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How to Have a Single Name
Rather than having a first-name last-name format name as per normality

Just because society has certain norms doesn't mean you have to conform to them. One of the arbitrary conventions of normal western society is that a person shall have a first-name last-name, ie that you should have a christian name or first name (regardless of whether you believe in that religion or not), and a surname or family name. Well, you don't have to go with the flow, you can be different. You can have a SINGLE NAME, like those heroic characters in adventure stories, sci-fi fantasy and virtual worlds!

It is legal, even in countries such as the UK which are a bit behindhand on a few other things, for a person to have a single-name, if they want to. It may even be legal in the USA, I am not sure. However, being able to call yourself what you want is a human right, so it's about time governments started accepting that. Whatever you call yourself, that is your Real Name. That's the fact.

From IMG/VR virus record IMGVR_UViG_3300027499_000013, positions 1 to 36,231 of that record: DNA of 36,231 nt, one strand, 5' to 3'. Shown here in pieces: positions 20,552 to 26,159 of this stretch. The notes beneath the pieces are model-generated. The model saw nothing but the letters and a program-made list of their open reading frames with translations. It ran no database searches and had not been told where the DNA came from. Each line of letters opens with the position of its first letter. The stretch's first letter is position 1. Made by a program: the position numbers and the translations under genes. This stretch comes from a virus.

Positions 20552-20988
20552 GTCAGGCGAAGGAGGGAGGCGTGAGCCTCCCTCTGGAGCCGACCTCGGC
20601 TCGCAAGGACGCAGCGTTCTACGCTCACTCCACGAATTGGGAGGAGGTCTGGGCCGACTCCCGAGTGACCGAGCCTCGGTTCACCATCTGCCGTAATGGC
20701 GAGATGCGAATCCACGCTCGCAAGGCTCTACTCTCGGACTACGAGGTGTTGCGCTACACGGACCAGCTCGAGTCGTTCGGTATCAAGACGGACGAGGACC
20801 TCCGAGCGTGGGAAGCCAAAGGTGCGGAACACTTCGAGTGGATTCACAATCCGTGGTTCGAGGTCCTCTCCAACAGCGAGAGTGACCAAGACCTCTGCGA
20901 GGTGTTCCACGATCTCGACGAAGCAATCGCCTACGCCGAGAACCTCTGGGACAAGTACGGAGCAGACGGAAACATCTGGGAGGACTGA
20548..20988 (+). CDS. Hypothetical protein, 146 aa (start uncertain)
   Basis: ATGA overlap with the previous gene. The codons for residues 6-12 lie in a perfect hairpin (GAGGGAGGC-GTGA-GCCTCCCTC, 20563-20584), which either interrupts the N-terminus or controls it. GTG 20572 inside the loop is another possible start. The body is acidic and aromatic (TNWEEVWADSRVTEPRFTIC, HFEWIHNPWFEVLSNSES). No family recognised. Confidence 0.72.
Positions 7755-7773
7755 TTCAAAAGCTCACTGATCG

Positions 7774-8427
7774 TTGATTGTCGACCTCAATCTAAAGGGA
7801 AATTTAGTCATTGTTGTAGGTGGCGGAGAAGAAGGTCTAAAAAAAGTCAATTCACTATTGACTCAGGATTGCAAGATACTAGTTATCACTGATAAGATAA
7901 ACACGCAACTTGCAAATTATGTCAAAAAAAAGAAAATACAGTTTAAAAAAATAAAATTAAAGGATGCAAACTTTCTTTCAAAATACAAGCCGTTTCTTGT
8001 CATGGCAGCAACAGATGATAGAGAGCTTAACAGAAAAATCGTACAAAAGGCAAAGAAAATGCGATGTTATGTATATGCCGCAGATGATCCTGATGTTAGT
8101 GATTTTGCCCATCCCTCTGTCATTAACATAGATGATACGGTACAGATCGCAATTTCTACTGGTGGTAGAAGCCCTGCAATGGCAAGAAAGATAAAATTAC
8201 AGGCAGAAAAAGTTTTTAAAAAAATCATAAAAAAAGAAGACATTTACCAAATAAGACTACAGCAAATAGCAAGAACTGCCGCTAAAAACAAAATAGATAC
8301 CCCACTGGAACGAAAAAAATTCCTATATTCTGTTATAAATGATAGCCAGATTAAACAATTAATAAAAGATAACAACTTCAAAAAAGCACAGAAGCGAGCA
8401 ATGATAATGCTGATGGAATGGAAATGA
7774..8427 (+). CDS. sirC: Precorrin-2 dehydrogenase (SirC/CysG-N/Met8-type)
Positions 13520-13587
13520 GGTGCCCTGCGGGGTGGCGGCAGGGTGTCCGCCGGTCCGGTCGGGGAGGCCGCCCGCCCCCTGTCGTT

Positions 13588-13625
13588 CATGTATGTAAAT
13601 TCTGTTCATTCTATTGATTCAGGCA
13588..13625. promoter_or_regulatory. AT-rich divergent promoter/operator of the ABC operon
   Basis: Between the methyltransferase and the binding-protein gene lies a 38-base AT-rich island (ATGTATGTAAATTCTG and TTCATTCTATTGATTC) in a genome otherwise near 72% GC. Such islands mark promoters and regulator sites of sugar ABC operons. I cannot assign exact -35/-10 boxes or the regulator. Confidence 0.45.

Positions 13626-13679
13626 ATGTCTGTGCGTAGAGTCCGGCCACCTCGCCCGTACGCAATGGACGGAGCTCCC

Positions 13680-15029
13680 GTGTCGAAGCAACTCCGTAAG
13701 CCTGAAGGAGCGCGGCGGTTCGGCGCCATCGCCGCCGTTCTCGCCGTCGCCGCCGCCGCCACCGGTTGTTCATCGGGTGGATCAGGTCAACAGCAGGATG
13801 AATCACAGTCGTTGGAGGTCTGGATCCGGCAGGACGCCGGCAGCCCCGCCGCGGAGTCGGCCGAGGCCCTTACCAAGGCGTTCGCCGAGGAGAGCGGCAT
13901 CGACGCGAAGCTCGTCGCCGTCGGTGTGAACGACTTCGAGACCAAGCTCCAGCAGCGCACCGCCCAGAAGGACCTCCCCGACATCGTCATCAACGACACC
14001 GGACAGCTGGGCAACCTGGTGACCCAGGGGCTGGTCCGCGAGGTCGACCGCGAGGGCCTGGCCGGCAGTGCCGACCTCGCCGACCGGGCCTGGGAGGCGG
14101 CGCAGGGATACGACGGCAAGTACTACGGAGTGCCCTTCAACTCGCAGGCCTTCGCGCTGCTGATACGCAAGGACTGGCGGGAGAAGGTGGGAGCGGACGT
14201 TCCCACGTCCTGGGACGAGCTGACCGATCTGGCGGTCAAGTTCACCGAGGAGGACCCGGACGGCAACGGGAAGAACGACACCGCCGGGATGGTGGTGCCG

Now for practical purposes, in countries which have documents and laws and paperwork, there are procedures for these things, so, how do you go about officially naming yourself and having a single name? Here's how it's done:


In the UK, this is what you do: You find a Commissioner for Oaths. In practice, all registered solicitors are commissioners for oaths and some of them have brass plaques outside which state the fact. So you find one, and you book an appointment, and you go along and ask the solicitor to create for you a Statutory Declaration. You say what you want to call yourself, and what your previous name was, and the solicitor draws up a special legal document known as a Statutory Declaration which is like a solemn oath. It's usually made on parchment paper with good quality ink and has all the right legal wording. This is the proper thing and is legally binding, so you might think it's going to be very expensive, but actually it's been found to be less than £100.